In a map showing the flight range of Osprey tilt-rotor aircraft deployed by the U.S. military in Okinawa, concentric circles are used, centering on Okinawa’s main island. However, according to Tashiro, the ministry should have used an azimuthal equidistant projection map to properly show the distance and direction from the center.

    As the expert quoted said:

    Maps require accuracy, so we have common standards .. The ministry’s white paper in particular, because of its nature, needs to be treated carefully. If they don’t follow the standards, or make compromises, when drawing maps, it could lead to international issues and a loss of trust.

    **

    I do believe “international issues” refers to diplomatic tussles, certainly, and the possibility of war..

    Consider this, from 10 Map Mistakes With Momentous Consequences:

    Napoleon Bonaparte lost the Battle of Waterloo on June 18, 1815, in part because of a map error. According to documentarian Franck Ferrand, Napoleon aimed his artillery in the wrong direction, far short of the British, Dutch, and Prussian lines. Napoleon relied on an inaccurate map when planning his strategy for the battle, which explains why he didn’t know the lay of the land and became disoriented on the battlefield. According to Ferrand, “It is certainly one of the factors that led to his defeat.”

    Due to a printing error, the map showed a strategic site, the Mont-Saint-Jean farm, 1 kilometer (0.6 mi) from its true position, which was the range of Napoleon’s misdirected guns. It also showed a nonexistent bend in a road, according to Belgian illustrator and historian Bernard Coppens, who found the bloodstained map at a Brussels military museum.

    As an Old Wellingtonian (OW, Blucher dorm), that’s evidence enough for me.

    Did Escher know Fludd?

    Wednesday, August 7th, 2019

    [ by Charles Cameron — I was looking for Ramon Llull’s wheels of knowledge, and found Robert Fludd instead ]
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    I am wondering whether MC Escher, whose Waterfall dates to 1961, knew of the work of Robert Fludd, and his water screw perpetual motion machine, which was invented in 1618, though the image below dates from 1660 — the year in which King Charles II was recognized and the and the tyrranous Interregnum under the vicious Oliver Cromwell finally laid to rest.

    MC Escher, Waterfall:

    Robert Fludd, Water Screw:

    DoubleQuote!

    The image of Fludd‘s water screw is accompanied by this note:

    Robert Fludd’s 1618 “water screw” perpetual motion machine from a 1660 wood engraving. This device is widely credited as the first recorded attempt to describe such a device in order to produce useful work, that of driving millstones. Although the machine would not work, the idea was that water from the top tank turns a water wheel (bottom-left), which drives a complicated series of gears and shafts that ultimately rotate the Archimedes’ screw (bottom-center to top-right) to pump water to refill the tank. The rotary motion of the water wheel also drives two grinding wheels (bottom-right) and is shown as providing sufficient excess water to lubricate them.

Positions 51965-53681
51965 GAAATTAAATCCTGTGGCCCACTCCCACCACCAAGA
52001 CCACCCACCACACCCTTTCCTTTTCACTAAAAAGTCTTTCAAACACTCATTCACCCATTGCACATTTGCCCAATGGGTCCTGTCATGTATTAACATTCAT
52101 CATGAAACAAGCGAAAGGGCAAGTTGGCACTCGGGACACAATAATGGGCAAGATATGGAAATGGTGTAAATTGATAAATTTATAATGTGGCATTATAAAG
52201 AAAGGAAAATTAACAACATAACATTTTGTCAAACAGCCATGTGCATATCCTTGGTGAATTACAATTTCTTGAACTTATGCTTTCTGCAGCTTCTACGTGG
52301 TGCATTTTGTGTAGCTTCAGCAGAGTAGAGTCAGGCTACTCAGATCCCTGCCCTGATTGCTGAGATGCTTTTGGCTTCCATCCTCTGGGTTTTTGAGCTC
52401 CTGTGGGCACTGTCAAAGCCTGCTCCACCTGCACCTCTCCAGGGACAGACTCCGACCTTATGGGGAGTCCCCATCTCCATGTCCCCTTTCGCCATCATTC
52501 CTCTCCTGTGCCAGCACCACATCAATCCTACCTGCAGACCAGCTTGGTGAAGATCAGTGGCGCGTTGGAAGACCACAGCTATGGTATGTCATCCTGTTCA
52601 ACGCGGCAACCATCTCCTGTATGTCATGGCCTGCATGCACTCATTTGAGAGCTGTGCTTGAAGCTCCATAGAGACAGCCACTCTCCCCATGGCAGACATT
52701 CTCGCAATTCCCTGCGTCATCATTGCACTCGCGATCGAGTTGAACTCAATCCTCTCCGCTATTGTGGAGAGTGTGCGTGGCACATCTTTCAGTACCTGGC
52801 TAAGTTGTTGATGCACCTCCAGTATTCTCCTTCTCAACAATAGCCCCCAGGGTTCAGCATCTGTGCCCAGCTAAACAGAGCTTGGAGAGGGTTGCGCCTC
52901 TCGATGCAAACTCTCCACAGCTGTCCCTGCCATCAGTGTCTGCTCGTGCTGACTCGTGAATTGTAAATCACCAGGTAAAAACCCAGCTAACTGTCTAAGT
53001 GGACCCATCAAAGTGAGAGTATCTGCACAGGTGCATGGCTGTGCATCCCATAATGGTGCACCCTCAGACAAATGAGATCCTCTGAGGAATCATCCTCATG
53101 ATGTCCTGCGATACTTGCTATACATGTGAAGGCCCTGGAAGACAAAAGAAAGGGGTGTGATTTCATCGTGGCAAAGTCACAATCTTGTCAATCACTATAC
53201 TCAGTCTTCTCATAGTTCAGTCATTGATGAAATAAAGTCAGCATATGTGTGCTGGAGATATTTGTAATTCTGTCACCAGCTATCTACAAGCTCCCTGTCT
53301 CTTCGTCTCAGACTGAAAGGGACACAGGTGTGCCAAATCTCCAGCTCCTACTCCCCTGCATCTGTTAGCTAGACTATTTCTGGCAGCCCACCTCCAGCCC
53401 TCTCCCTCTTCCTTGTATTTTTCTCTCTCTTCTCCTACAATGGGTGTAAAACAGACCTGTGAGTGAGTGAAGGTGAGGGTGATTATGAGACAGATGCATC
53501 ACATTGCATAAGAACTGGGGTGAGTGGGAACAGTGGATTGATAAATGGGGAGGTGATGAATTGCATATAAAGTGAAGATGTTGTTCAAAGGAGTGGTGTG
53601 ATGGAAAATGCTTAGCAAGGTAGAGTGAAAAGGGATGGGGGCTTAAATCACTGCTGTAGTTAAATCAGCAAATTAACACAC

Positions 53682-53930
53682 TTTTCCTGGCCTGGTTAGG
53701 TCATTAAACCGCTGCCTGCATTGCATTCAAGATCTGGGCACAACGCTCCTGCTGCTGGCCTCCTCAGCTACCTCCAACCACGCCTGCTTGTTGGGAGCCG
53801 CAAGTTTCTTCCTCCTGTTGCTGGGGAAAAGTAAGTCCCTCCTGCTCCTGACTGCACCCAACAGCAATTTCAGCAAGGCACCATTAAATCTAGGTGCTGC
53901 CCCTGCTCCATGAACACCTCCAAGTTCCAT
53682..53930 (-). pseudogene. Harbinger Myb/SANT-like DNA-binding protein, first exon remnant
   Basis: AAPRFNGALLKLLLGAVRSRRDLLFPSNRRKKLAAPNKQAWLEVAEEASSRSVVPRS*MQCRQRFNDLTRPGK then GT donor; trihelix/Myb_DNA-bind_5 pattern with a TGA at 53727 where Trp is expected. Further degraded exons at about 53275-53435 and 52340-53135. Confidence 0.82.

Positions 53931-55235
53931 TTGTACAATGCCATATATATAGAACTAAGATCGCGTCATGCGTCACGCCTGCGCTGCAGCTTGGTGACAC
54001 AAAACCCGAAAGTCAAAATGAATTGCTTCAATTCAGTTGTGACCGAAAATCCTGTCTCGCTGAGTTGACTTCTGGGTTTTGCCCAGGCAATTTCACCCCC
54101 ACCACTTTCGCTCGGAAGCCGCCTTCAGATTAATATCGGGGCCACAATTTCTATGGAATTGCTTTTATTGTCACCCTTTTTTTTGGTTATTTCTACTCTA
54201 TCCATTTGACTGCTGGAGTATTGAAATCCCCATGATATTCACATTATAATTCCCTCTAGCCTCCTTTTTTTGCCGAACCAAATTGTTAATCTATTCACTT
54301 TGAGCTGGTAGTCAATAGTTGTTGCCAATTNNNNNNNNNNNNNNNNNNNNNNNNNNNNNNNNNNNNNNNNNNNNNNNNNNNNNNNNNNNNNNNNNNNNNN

Hmm, I wonder.

    A quick 8chan DoubleQuote

    Sunday, March 17th, 2019

    [ by Charles Cameron — how the double snakes of the 8chan ouroboros find their correlates in real life ]
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    From my forthcoming post Christchurch, NZ, The Great Replacement and a hail of bullets:

    Talk about the significance of the ouroboros!

    Urban Dictionary: 8chan

    Like a deeper layer of Hell, 8chan is an image board for anyone who is too much of an edgelord for 4chan. Created during the Gamergate fiasco when even the brass of 4chan decided that situation was getting out of hand and became a base of operations of sorts for the GG crowd.

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    From today’s Twitter feed, courtesy of J Scott Shipman:

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    Thus proving the — literally — lethal potential of DoubleSnake Ouroboroi.

    We should start with Lenin musing on Beethoven

    Saturday, February 2nd, 2019

    [ by Charles Cameron — music, mildness and massacres — do we have a scalpel that can peel the mildness back to explain where the massacres come from? ]
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    Lenin listens, muses:

    From the Russian film, Appassionate, Here’s Lenin listening and, towards the end, musing, to the music:

    Vladimir Lenin asks Rudolf Kehrer to play Beethoven’s Appassionata, Piano Sonata no. 23, op. 57, and at the end says, ‘Nothing I know is better than the Appassionata’. … The footage comes from this rare film entitled Appassionata:

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    Here’s the full Lenin quote:

    I know of nothing better than the Appassionata and could listen to it every day. What astonishing, superhuman music! It always makes me proud, perhaps with a childish naiveté, to think that people can work such miracles! … But I can’t listen to music very often, it affects my nerves. I want to say sweet, silly things, and pat the little heads of people who, living in a filthy hell, can create such beauty. These days, one can’t pat anyone on the head nowadays, they might bite your hand off. Hence, you have to beat people’s little heads, beat mercilessly, although ideally we are against doing any violence to people. Hm — what a devilishly difficult job!

    Some people already know this quote, some don’t.

    **

    Here, Lang Lang plays Beethoven’s Appassionata in its colossal entirety:

    **

    Mildness and massacres.

    Hitler, who began as an art student, liked Wagner; Lenin liked Beethoven. Shall we blame classical music for the Shoah and Gulags?

    Somehow, if we could peel back the mildness, we might find the massacres. Does anyone have a suitable psychiatric or spiritual scalpel?